Line 1 is catalectic trochaic tetrameter
Lines 2 -5 iambic pentameter, and
Line 6 iambic trimeter
Refrain required: line 2 repeats in every stanza, and
line 1 repeats in line 20

My example poem

Borrowed Roses (Deco)

Borrowed Roses

Roses, pretty in a vase
were wasting their perfume I thought.
I purloined some to give to Grace.
She giggles when she is surprised
and shows a sparkle in her eyes.
That was the joy I sought.

Roses sitting all alone
were wasting their perfume I thought
and that I could not quite condone
when Grace would grin and maybe shriek
then hold my hand and kiss my cheek.
What if I did get caught?

Roses that were not deployed
were wasting their perfume I thought.
A rose was meant to be enjoyed.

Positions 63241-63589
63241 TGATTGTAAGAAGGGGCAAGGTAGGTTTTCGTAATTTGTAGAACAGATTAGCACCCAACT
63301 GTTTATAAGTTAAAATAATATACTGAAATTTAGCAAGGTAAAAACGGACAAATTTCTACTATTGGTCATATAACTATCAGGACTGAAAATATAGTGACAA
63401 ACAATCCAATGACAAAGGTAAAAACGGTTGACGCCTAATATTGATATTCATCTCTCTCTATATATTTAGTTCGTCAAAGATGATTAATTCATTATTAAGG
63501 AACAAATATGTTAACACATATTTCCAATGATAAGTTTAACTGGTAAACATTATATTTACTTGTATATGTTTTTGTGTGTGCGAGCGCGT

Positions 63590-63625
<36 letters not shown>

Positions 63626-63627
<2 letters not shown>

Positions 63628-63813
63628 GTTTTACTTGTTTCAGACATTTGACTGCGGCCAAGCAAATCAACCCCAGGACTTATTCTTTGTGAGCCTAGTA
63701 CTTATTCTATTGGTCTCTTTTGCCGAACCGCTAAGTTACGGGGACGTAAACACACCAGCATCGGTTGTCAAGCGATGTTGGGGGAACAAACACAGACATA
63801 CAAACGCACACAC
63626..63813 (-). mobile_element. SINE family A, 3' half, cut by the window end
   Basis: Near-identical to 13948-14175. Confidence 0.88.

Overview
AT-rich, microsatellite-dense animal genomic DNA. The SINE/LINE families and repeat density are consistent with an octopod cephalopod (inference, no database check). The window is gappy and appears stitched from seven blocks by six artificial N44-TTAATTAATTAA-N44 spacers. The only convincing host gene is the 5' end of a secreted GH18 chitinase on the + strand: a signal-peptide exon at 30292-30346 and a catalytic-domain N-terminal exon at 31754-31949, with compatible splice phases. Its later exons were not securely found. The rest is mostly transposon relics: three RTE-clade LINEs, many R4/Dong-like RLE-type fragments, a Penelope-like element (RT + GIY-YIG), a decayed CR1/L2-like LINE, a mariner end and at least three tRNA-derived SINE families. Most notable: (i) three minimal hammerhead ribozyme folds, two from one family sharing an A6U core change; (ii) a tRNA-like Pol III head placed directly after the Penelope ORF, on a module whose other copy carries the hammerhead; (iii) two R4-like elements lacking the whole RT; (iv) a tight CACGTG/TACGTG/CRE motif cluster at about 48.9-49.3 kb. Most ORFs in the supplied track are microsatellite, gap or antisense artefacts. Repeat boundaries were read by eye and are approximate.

Since pretty roses can’t misspeak
and mean the same in French or Greek
a life-long love was bought.

Roses, pretty in a vase
Were wasting their perfume I thought.
You should have seen her face.

© Lawrencealot – June 18, 2014

Picture credit: From Google pics, all rights belong to photographer.
Visual Template

Deco

KyRenn

This form was created by Kylie Routley, aka KyRenn on Allpoetry.
It consist of six quatrains, each set of three having only two rhymes.
Verse one and two being mono-rhyme, and verse three being alternating or cross rhyme.
Specifications not confirmed on meter and line length.
Be consistent.
A six stanza, mono-rhyme form with the following
Rhyme Scheme: aaaa bbbb abab cccc dddd cdcd
 
 Example Poem
 
Form a Study Group (KyRenn)
 
 
 
 
 
 
 
 
In lieu of study I chased skirts, 
Could not resist a girl that flirts.